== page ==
North to the Future!
by Scott Bellman, DO-IT Staff
Do you know the official motto for the state of Alaska? You guessed it—"North to the future!" With that fun motto in mind, DO-IT staff have been collaborating with partners in Alaska as part of the DO-IT AccessSTEM project to increase the number of students with disabilities pursuing careers in STEM fields. STEM stands for science, technology, engineering, and mathematics. In 2006, several Alaskan students participated in paid STEM internships. They worked at places such as the National Oceanographic and Atmospheric Administration (NOAA), a volcano observatory, Alaska Fish and Game, the Alaska Museum of Natural History, an adaptive technology computer lab, and the University of Alaska campuses.
During the first week of May, DO-IT Project Coordinator Lisa Stewart and I headed north to support recent activities in Alaska. We worked with K-12 educators, college faculty, students, and disability service providers to support activities such as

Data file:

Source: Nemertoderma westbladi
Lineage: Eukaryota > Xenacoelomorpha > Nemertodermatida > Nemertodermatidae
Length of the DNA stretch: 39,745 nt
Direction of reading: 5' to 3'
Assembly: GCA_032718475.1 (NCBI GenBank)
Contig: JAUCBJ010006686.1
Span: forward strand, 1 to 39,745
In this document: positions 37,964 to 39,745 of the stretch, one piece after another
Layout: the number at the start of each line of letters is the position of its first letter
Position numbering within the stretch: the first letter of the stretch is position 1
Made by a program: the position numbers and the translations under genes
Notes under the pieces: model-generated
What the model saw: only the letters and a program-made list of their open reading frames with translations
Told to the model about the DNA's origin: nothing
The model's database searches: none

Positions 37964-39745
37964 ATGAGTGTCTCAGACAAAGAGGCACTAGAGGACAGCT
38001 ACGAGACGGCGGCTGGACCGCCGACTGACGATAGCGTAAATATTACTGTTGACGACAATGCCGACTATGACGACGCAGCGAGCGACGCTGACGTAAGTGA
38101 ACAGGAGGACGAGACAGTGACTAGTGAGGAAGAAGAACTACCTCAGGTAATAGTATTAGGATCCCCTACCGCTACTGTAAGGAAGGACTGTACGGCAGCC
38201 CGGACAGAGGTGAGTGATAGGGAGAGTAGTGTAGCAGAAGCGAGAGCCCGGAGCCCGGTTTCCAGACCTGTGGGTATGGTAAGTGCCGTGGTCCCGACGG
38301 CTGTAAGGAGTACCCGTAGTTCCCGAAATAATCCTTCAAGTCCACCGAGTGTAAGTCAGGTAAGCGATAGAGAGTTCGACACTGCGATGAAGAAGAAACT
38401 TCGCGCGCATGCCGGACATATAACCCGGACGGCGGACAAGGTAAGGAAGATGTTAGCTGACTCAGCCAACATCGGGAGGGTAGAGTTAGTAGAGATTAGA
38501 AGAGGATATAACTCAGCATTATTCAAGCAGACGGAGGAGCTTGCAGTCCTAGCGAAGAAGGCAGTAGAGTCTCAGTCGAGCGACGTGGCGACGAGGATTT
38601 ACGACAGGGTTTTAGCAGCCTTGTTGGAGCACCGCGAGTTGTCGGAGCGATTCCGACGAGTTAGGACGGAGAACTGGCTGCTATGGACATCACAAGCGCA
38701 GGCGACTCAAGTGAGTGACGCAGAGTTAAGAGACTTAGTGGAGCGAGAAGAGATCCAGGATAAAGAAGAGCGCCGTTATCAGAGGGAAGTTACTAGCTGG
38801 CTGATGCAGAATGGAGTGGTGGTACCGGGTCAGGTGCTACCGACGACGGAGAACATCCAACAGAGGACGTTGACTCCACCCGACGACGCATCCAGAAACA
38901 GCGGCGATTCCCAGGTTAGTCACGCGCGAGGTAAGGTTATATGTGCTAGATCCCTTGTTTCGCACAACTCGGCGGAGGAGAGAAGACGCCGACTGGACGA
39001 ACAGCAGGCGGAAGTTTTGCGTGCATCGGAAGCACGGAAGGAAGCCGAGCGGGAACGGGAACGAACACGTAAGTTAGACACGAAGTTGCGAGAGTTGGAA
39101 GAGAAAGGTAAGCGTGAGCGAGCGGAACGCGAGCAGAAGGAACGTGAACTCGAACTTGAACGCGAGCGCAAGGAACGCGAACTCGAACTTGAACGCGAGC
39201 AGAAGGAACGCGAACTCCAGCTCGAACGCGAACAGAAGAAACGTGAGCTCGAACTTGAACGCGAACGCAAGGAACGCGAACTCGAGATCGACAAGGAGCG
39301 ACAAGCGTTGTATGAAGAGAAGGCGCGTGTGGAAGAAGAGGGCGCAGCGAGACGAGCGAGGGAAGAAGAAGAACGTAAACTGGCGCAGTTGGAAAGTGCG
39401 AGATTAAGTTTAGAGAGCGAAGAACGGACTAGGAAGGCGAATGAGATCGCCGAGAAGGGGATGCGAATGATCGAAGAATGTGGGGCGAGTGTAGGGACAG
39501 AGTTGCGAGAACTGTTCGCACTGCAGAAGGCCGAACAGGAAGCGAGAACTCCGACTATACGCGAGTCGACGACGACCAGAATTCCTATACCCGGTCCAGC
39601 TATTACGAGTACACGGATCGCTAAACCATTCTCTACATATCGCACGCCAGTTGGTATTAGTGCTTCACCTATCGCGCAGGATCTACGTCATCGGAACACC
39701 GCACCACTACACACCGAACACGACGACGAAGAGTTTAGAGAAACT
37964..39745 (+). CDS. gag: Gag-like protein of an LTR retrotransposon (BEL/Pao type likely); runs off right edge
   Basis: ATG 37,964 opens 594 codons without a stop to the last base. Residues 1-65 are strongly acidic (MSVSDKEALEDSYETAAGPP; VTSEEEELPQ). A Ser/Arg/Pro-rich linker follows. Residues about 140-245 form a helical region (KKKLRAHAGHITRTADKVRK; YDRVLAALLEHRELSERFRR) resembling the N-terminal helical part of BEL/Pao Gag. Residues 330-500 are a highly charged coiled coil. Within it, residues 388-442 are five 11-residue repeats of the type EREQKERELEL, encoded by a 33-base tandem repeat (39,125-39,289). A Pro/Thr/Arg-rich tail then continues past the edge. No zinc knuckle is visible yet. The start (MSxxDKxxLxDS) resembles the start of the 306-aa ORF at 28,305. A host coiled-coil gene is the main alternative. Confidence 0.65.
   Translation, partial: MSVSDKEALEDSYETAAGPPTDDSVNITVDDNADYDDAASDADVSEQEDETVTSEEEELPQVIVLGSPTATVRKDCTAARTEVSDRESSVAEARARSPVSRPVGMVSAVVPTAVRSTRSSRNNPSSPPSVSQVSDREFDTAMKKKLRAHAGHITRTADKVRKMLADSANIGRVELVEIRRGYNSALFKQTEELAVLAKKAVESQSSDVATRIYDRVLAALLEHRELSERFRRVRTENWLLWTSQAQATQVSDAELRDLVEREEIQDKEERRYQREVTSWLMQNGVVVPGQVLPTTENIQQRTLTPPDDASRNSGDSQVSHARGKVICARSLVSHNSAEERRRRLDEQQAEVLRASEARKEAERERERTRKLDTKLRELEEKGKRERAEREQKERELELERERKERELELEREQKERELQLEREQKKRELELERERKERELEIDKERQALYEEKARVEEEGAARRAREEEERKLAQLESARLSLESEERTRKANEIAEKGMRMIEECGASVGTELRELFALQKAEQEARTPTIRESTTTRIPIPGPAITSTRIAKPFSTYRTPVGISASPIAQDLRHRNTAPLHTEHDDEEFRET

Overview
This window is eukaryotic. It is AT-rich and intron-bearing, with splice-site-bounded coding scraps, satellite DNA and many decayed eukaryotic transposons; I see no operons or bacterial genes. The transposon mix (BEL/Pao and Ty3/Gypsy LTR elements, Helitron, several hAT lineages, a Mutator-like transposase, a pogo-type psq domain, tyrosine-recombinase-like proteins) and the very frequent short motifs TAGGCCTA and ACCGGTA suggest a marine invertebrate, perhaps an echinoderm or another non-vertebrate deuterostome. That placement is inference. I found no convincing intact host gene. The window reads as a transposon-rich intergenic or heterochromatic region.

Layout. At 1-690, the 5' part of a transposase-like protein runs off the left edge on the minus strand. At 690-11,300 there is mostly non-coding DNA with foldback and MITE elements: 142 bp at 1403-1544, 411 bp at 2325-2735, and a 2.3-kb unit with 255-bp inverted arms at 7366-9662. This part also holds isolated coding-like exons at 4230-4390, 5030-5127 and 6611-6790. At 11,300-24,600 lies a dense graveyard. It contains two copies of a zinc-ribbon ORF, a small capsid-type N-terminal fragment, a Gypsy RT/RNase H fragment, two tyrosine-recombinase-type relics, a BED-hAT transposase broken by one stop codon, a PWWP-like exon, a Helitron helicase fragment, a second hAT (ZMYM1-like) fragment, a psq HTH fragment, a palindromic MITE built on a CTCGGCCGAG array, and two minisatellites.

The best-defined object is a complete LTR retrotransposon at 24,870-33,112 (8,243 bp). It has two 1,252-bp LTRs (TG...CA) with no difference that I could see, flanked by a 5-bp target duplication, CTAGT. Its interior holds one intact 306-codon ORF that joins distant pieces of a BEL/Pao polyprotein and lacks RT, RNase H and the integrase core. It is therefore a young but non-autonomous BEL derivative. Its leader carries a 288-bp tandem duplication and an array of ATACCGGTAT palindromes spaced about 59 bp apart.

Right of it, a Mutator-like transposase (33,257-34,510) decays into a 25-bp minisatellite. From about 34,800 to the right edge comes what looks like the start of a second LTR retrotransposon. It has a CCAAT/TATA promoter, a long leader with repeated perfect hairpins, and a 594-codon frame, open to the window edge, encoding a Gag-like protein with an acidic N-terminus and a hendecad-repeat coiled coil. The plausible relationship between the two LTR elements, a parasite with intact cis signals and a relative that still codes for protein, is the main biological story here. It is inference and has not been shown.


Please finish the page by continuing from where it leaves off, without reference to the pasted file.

- high school "Transition to STEM" workshops on the University of Alaska Anchorage (UAA) and Fairbanks (UAF) campuses attended by forty-two high school students with disabilities;
- a STEM faculty information session about supporting students with disabilities in the sciences, attended by thirty faculty members on the UAF campus; and
- meetings with individual students to discuss paid STEM internship opportunities for summer 2007.
When a scale map of Alaska is superimposed on a map of the forty-eight lower states, Alaska extends from coast to coast. Yet the total population is under 700,000 people—not quite enough to fill the city of Seattle! With so few people spread across such a vast area, distance learning and web accessibility are important topics for Alaskan students and educators. DO-IT staff will return this summer to host an exhibit and deliver presentations at the Midnight Sun State-Wide Assistive Technology Conference (http://www.akatconf.com/) and to deliver special trainings on campuses. For more information about AccessSTEM consult http://www.washington.edu/doit/Stem/about.html.